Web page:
Although there are over 2000 flea species in the world, pet owners should be concerned with only one: Ctenocephalides felis, the cat flea. This is the flea that we find on our pets (cats, dogs, rabbits, and other species) in 99.9 percent of cases. In order to understand how to control the damage caused by this tiny little animal, learn all you can about it.
Fleas suck blood and blood loss leads to anemia. A heavy flea burden is lethal, especially to smaller or younger animals. The cat flea has even been known to kill animals as large as dairy calves through heavy infestation.
Fleas can cause severe itching and also other problems such as skin infections and hairloss. Some animals can become allergic to fleas, and flea allergy dermatitis is the most common skin disease of dogs and cats.
Fleas can carry and transmit a bacteria called Bartonella that can cause health issues in cats, dogs, and people. Fleas can carry a type of parasite, a tapeworm called Dipylidium caninum, that can suck nutrients from the pet’s intestine and cause anal itching.
There are four life stages of the flea. For effective flea control, it is important to know how to break this life cycle in more than one place.
The flea life cycle consists of egg, larval, pupal, and adult stages. Eggs are laid in the hair coat and are designed to fall off your pet and into your home. Larvae hatch from the eggs and develop in a pet’s environment by feeding on adult flea feces (i.e. digested blood) that fall out of the hair coat of the pet. Larvae eventually spin cocoons, often within carpet fibers, for pupation. Pupae are resistant to freezing, drying, and insecticides, and can lie dormant for many months! New fleas develop from pupae and can begin feeding within hours of finding a dog or cat. The entire flea life cycle can be completed in as little as three weeks.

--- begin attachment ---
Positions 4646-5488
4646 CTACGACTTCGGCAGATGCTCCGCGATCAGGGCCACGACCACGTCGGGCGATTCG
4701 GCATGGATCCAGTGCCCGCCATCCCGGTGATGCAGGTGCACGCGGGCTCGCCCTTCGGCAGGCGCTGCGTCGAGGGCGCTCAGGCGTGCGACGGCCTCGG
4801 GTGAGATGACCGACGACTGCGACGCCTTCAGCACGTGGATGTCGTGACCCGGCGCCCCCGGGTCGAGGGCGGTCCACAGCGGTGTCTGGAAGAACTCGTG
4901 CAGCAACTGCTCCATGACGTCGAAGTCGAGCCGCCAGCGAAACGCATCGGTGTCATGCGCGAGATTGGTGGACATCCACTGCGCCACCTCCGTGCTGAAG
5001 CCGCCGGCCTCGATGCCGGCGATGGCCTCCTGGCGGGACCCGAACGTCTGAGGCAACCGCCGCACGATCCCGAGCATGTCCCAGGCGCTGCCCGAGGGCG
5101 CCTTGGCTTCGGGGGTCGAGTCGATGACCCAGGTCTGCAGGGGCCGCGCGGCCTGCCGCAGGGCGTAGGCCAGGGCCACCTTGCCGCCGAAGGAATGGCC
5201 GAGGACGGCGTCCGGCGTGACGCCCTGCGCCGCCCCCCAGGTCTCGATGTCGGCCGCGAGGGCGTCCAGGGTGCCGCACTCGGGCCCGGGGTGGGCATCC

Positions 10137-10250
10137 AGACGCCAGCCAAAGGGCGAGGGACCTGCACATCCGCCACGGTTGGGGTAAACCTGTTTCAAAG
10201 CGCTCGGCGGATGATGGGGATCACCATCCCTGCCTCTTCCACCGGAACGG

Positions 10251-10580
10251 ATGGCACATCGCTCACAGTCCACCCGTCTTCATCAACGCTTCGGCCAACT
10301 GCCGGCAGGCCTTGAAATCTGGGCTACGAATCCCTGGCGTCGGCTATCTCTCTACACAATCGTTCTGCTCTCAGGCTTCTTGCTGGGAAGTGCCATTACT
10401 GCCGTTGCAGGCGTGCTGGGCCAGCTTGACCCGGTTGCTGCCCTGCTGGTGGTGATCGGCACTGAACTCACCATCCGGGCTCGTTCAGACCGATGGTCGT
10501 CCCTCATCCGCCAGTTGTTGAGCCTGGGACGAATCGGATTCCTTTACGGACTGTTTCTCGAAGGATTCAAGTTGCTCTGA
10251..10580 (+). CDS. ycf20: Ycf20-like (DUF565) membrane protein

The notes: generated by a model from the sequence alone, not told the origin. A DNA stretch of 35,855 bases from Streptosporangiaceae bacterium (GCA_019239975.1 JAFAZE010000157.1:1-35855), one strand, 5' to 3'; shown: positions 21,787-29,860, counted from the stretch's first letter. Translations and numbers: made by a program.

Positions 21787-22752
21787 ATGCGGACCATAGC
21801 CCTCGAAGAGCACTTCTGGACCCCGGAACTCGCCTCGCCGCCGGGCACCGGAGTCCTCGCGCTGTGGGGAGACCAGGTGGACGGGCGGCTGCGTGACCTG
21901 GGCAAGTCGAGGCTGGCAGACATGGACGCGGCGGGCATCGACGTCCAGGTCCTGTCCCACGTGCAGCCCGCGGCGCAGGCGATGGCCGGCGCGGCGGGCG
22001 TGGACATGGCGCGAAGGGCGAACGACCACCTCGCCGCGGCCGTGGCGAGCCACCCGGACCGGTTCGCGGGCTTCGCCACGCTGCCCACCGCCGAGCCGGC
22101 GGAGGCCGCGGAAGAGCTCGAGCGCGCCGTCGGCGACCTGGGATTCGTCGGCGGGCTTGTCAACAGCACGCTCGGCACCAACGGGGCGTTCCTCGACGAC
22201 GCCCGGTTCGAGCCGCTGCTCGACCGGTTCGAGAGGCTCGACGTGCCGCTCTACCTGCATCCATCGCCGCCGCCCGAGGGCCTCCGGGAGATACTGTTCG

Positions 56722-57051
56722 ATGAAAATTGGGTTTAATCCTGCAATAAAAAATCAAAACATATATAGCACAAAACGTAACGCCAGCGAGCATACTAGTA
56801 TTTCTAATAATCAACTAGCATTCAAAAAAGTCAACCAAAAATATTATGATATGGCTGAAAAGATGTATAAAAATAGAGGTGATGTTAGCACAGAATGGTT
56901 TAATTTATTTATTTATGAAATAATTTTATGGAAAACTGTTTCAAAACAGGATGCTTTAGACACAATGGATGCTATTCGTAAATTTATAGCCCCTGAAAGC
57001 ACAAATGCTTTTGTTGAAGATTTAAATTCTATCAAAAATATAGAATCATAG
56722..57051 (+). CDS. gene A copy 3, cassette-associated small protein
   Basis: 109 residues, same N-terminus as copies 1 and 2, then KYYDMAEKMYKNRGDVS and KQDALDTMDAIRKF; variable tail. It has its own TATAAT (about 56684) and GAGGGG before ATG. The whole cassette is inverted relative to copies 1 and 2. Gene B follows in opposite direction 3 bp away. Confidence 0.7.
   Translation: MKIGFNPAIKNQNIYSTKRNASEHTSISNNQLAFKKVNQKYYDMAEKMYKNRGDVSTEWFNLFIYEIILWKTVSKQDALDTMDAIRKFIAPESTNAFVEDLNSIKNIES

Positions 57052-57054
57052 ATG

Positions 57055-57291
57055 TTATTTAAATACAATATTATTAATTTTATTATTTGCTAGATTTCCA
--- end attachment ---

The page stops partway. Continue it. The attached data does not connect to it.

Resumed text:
San Diego’s amazing year-round weather creates a mecca for these tiny critters. We never truly get cold enough to only have “one” flea season. If an infestation occurs, it can take up to 3 months of consistent flea prevention (for all the pets in the household), cleaning and vacuuming to get it under control. For this reason, we recommend administering flea prevention all year to truly safe-guard your home from fleas. See what flea prevention(s) will best suit your pet under our Services tab!